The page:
Authorities have confirmed those storm-related deaths, including a mother and her infant child who died after a tree fell on their home in New Hanover County, where the storm hit Friday morning with a 105 mph wind gust, the strongest wind in the city since 1958.
The baby was about 8 months old, Wilmington Police Chief Ralph Evangelous said in a press conference. The mother and infant were not extracted from the home alive, said Steve Mason, deputy chief for the Wilmington Fire Department.
The child's father was transported to a hospital with injuries, police said.
A third person died nearby in coastal Pender County, North Carolina, where an official called it a medical fatality but did not elaborate.
Another two people died in the city of Kinston, said Lenoir County Emergency Services Director Roger Dail. A 78-year-old man was electrocuted at his home while attempting to connect two extension cords outside in the rain, Dail said. North Carolina Gov. Roy Cooper had previously said that a person in Lenoir County was killed while plugging in a generator.
A 77-year-old in Lenoir County is believed to have died after he was blown away by heavy winds while attempting to check on his hunting dogs, Dail said. The man's family found his body Friday morning at his home, Dail said.
Flood conditions will worsen through the relentless rainfall over the next couple days, officials warned. The system was downgraded to a tropical storm on Friday afternoon but remained a slow-moving destructive storm.
Cooper told ABC News' David Muir that residents should continue to shelter in place, even though Florence is no longer a hurricane, because roads are covered in debris and water, and rescues are still taking place in coastal areas.
"There's a great temptation to want to go back east and to view you property," he said. "Do not go, and stay in place."
Rain forecasts show an additional 10 to 20 inches possible on top of the 10 to 20 inches that have already fallen. North Carolina's Newport and Morehead City have seen about 19 inches of rain so far.
"The sun rose this morning on an extremely dangerous situation and it’s getting worse,” Cooper said, calling Florence a "thousand-year rain event.”
Wilmington Police Chief Ralph Evangelous agreed, telling Muir, "I see a biblical proportion flood event that's going to occur. I see the beach communities' being inundated with water and destruction that will be pretty, pretty epic."
Here's the latest:
As the rough winds toppled trees and power lines Friday, power was knocked out to more than 800,000 customers in North and South Carolina. Officials are predicting that potentially 2.5 million customers could be without power as the storm continues on.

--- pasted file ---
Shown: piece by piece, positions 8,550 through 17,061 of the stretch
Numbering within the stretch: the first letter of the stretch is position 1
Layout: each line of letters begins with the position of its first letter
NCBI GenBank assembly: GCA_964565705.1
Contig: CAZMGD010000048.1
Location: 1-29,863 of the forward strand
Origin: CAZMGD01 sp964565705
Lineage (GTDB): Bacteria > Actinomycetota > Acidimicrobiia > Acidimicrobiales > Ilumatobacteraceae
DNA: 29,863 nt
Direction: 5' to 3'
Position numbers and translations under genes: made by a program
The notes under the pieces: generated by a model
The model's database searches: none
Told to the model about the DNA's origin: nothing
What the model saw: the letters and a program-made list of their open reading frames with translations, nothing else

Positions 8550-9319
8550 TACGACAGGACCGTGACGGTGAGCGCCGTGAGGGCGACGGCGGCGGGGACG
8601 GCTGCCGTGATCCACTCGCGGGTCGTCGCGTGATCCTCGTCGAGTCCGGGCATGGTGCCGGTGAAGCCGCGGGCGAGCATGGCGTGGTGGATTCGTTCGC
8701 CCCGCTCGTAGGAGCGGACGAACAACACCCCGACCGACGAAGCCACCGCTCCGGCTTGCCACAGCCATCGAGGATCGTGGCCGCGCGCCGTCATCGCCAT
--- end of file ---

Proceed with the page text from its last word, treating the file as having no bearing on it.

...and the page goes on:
In Bayboro, North Carolina, one of the areas under evacuation, resident Kim Dunn stayed behind. She was trapped in her truck surrounded by rising water Friday as her boyfriend and his cousin were stranded on a paddle boat less than a mile away.
The water was as high as street signs, and "we have no way to get to them," Dunn told ABC News Friday morning.
"They've been out there for about six hours now just screaming for help," she said. "Only communication we have with them is just me flashing my lights to them and I think they have a flashlight they're flickering back to us."
Dunn, the mother of a 10-month-old, a 3-year-old and an 8-year-old, said she made a decision to stay behind while others fled.
"We were trying to figure out if we had enough finances to get out and if we were to get out, were we going to be able to get back home. So we made a decision to stay," she said. "I don't know how long it's going to be before the water actually starts to come into the apartment."
In nearby New Bern, where water levels reached at least 10 feet overnight, 150 people requested a rescue. Volunteers are using private boats to pitch in and help, city spokeswoman Colleen Roberts said.
The downtown area, at the confluence of two rivers, is mostly underwater.
New Bern resident George Zaytoun chose not to evacuate and is trapped inside his home.
"It’s like a bomb has gone off," Zaytoun told "Good Morning America" Friday. "Everything around us is underwater."
Zaytoun now regrets his decision, he said.
"I think we kind of let our guards down," he said of his community’s response to the storm’s being downgraded to Category 2 from 4.
Florence "is twice the size of Hurricane Hugo," which tore through the Carolinas in 1989, New Bern Mayor Dana Outlaw told "GMA."
Gov. Cooper said Friday, “As soon as it is safe, first responders will make sure they go and rescue people who need to be saved from this storm.”
Some people were arrested for breaking into cars as Hurricane Florence approached North Carolina Thursday night, Brunswick County Sheriff John Ingram told ABC Wilmington affiliate WWAY-TV.
"If you seek to prey upon the citizens of Brunswick County, we're going to do everything we can to lock you up," Ingram warned. "I made sure ahead of time that we had adequate space for anybody that wanted to try that."
The rainfall is forecast to reach up to 40 inches in some areas over the next several days.
Storm surge could be as high as 11 feet in parts of North Carolina, prompting officials to closely watch the rise of rivers in the eastern part of the state. River flooding may be worse than Hurricane Floyd in 1999.
"We are expecting several more days of rain and our focus now is getting people away from immediate danger and then we will shift to putting our communities back together,” Cooper said Friday.
“I know North Carolinians. We’re going to make it through this because we’re going to stick together and we’re going to work together.”
ABC News' Max Golembo, Sam Wnek, Josh Hoyos, Alex Faul, Dom Proto, Kelly McCarthy, Morgan Winsor, Nick Coulson and Kieran Mcgirl contributed to this report.